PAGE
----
An Epic Tale of Friendship, Betrayal, and Secrets
By Dawn Ius
In an era when many believe the attention span of readers is at an all-time low, New York Times bestselling author Greg Iles embraces the “epic tome.” He has no choice; that’s pretty much how his books come out these days, whether he plans for it or not.
Last year, when the final chapter of his bestselling Natchez Burning trilogy released—a series spanning more than 2,400 pages—Iles considered writing something simpler, shorter even. But his latest novel, CEMETERY ROAD, is a hefty standalone thriller that to no one’s surprise reads at a seemingly impossible rapid pace—or perhaps, would be impossible in the hands of a less capable master of the craft.
“I’d initially planned to write a small-scale noir novel set in Oxford, Mississippi,” he says. “In the end, I couldn’t make the transition from the epic canvas to the small canvas that quickly. CEMETERY ROAD occupies that middle ground.”
The novel begins with a poignant, powerful, and shockingly short first chapter, propelling us into a story that is a stunning tale of friendship, betrayal, and—in typical Iles fashion—the secrets that threaten to destroy a small Mississippi town.
At the heart of this thriller is Marshall McEwan, a Pulitzer Prize-winning journalist who is reluctantly lured back to this town—his home—by his terminally ill father. Not only is his dysfunctional family hanging on by a thread, so too is the family-run newspaper.
“I generally don’t write protagonists who are cops, spies, army officers, etc.,” Iles says. “I write about people in more ‘normal’ jobs, who by the nature of their work get into moral dilemmas and physical confrontations.”
While McEwan is a blend of the journalistic heroes of his youth—think Woodward, Bernstein, or the more modern archetype of Jon Meacham—Iles admits the character profile was influenced somewhat by the distinct scrutiny facing today’s news media.
“The more external plot dimension in this novel involves corruption in a small town, corruption that stretches back to Washington, DC,” he says. “It’s very timely because it’s related to things like deregulation and the stunning changes at the EPA. Our journalists are at the forefront of this inverted reality where obvious facts are denied, and the agencies created to protect things are being used to destroy them.”
Also not surprising is the fact that the inspiration for McEwan isn’t the only thread of truth in CEMETERY ROAD, though divulging much more than what can be found on the book jacket copy would spoil the shocking twist at the end.
“Let’s just say that both the questions of business corruption and sexual histories are about as timely and relevant as any issue I could be writing about in this moment,” he says.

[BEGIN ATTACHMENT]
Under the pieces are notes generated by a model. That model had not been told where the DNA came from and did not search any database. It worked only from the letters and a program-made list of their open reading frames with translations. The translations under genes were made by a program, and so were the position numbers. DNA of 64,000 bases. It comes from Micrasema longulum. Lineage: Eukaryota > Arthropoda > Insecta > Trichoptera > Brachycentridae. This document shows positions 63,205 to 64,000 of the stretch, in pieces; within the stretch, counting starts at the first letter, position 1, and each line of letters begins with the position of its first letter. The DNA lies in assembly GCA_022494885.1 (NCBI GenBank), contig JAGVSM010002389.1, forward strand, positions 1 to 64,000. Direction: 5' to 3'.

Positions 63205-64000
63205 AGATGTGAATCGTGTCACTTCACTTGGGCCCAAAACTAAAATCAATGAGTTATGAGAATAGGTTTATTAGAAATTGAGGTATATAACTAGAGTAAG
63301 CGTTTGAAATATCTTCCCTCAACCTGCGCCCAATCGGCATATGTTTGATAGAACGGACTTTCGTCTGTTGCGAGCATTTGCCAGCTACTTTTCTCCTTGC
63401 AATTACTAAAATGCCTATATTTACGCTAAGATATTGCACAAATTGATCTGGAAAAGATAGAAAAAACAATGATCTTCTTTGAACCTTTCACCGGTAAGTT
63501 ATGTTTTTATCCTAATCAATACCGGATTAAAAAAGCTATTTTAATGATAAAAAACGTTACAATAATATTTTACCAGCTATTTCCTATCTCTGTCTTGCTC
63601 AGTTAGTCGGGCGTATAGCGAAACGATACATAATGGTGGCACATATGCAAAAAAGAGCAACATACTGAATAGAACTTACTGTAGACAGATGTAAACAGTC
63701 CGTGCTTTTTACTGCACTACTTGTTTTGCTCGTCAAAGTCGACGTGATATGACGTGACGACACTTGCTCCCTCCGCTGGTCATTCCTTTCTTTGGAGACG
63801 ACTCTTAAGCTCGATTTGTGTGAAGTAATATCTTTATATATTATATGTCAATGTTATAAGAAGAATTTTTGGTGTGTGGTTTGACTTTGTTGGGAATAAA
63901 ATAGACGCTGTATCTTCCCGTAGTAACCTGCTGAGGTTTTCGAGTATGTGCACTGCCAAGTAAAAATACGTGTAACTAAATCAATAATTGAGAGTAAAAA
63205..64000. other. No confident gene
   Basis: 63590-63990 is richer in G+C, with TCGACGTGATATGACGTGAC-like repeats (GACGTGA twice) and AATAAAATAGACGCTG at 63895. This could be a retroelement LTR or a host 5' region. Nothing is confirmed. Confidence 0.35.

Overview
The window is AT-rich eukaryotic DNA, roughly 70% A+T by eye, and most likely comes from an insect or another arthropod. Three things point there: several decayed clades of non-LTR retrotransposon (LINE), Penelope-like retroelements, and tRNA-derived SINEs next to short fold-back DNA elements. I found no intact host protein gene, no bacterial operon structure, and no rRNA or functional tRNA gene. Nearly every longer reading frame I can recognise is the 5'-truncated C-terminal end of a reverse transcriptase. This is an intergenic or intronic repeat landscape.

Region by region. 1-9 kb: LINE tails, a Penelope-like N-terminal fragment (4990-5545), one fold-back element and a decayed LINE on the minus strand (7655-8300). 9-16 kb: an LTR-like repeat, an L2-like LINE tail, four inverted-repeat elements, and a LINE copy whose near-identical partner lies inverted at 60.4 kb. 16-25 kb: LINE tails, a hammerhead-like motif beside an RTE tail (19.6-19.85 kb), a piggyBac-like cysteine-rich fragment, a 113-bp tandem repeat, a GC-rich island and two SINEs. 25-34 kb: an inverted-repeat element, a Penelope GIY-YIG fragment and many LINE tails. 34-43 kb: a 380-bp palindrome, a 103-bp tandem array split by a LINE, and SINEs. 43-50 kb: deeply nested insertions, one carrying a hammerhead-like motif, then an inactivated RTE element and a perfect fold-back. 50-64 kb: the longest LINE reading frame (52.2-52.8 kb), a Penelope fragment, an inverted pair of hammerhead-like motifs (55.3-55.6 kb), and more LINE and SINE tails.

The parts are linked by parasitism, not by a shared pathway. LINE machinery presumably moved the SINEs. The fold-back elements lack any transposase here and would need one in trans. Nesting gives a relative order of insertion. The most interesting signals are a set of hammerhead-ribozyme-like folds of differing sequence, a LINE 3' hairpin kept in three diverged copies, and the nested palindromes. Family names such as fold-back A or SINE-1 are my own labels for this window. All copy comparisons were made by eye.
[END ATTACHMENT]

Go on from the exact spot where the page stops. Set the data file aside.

This perceptiveness is one of the hallmarks of an Iles thriller, and CEMETERY ROAD does more than just tackle headlining topics—it’s a thought-provoking body of work that taps into another issue close to the author’s heart: the sense of desperation in a lot of US small towns.
In this case, the river towns in Mississippi.
“I suspect readers will wonder what lines they might cross to gain economic salvation if they were in such dire straits,” Iles says, adding that there are additional messages to be gleaned from this novel, particularly from the book’s dense interior drama.
“I hope people will come away more attuned to the reality that the behavior of people around us is often motivated by facts we don’t know—in other words, secrets. Quite a large percentage of folks around you at any given time are in the midst of extramarital affairs. I think we blind ourselves to this to get through the day. But if you pay attention, you’ll realize that the most significant dramas going on around you are just beneath the surface—invisible, but immensely powerful in determining events.”
It’s a lot to cover—not something Iles could do in a shorter book. And anyway, fans would argue that when it comes to his extraordinary prose, longer is better. With his characteristic blend of historical reality and fiction, and a staggering command of the craft, Iles weaves in a tremendous amount of emotional depth, while keeping the linear timeline short, and the pacing more parallel to “fast” conventional thrillers.
A daunting feat for some, yet one Iles makes look easy—while remaining humble.
“In truth, my process is almost 100 percent instinctive. As a musician I never read music. And as a writer, I try not to think consciously about craft. I’m certainly aware of the many levels of this art that we practice, and I’m decently well-read (with some shameful gaps), but I try not to think about craft as I write,” he says. “When I’m writing, I tend to produce 3,000 to 6,000 words per day, and I very rarely go back over that. To the extent that it’s possible, I try to live the novel with my characters in each moment, letting the demands of the story dictate style.”
For aspiring—and even seasoned—writers, Iles will distill some of this methodology at the Kauai Writers Conference this November, where he’ll be teaching a master’s class on craft. In addition, Iles says he’s working on three different projects—“but I’m learning to keep my mouth shut until the proper one makes itself known.
“I’ve gotten involved in both local and national politics behind the scenes in the last three years, and it’s been a stunning education in human nature,” he says. “My favorite novel is All the King’s Men, and it might just be time for an update to that genre.”
No promises, but Iles hints that readers may not have seen the last of Marshall McEwan.